The Russian Origin of Rose Gold Engagement Rings
I know F gets a little uncomfortable when Bridget is around, but I really do love her matter of fact opinions and her confident outlook on life. She always regales me with a fascinating discussion, and even though she often winds F up, I enjoy her company.
We were having coffee the other day while F was out with Lemon Tree on his run, and we had a really interesting chat about a documentary Bridget had seen about the origin of rose gold engagement rings.
From Russia with Love
We already knew that rose gold was a popular alternative to the more traditional offerings, but where did its story begin and how did it gain such prominence in the engagement ring market?
Before Louis Cartier and Jean Cocteau helped propel rose gold engagement rings into the limelight, they were almost exclusively found in Russia. In fact, in the early days of this material’s propulsion into Europe, its alternative name was ‘Russian gold’.
Even today, rings with rose gold bands, and particularly with double bands, continue to be popular in that part of the world, reflecting a trend that perfectly exemplifies the strong historical bonds pink gold has with Russia.
Although the exact date of which rose gold, the mixture of traditional yellow gold with copper, was first invented is unknown, it is widely accepted that the origin of this metal dates to some point in the 19th century. The fact that it first rose to prominence in Russia is far less debated, as there is plenty of evidence showing that Russian nobles were enamoured with rose gold engagement rings and other items of rose gold jewellery.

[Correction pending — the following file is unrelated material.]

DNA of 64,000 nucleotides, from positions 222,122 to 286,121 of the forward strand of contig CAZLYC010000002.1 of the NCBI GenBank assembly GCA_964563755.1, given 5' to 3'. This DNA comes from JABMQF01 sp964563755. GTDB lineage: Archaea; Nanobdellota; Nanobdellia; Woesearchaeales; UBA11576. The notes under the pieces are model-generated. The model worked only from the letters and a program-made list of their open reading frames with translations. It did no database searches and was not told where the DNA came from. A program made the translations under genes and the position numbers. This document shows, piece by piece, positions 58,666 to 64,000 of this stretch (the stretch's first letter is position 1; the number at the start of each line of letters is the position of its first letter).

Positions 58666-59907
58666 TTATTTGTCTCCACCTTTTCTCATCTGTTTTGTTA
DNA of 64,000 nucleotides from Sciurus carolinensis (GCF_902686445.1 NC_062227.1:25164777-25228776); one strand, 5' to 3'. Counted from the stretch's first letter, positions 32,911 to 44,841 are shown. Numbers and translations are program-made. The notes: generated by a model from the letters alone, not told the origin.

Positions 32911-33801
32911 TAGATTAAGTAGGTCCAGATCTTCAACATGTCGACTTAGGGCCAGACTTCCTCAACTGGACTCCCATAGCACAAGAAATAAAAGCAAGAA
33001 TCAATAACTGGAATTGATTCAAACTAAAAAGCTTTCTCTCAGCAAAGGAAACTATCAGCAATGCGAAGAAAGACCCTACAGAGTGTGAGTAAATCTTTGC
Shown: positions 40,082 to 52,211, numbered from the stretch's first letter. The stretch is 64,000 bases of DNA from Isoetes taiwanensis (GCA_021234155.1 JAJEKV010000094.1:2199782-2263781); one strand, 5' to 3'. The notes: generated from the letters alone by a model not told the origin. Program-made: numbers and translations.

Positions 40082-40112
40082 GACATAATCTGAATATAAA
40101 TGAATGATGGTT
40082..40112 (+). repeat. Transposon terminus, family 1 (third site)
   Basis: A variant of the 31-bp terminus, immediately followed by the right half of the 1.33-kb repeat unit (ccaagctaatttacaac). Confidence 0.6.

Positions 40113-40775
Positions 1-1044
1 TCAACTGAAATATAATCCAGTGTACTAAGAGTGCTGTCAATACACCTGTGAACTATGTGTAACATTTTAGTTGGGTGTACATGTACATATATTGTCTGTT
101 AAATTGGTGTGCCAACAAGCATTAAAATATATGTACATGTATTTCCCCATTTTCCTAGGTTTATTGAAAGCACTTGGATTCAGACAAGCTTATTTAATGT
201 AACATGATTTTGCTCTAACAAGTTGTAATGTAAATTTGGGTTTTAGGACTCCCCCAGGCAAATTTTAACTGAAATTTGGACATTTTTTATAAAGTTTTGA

Pink in Paris
Considering that Russian high society of the time had strong links to France (it was considered chic to address your friends or guests in French, for instance, and Paris was seen as the height of sophistication), it should come as no surprise that France was the next place where this metal made its mark, and only a few decades after it had first surfaced in Russia.
I imagined Russian nobility dripping with rose gold and regaling the French with its beauty at balls and society events.
The aristocracy of Paris must have been impressed and then have adopted it as a symbol of wealth and sophistication in their high-class circles too.
Bridget said that she had not realised that Russia had such a pivotal role in the creation of pink gold jewellery, but that the documentary had intrigued her. I had to agree, this was all news to me too, although I loved a story and this one was one I would definitely learn more about.
F’s run was a little longer that morning and Bridget was gone when he came back. He feigned innocence but I knew he had timed it just perfectly.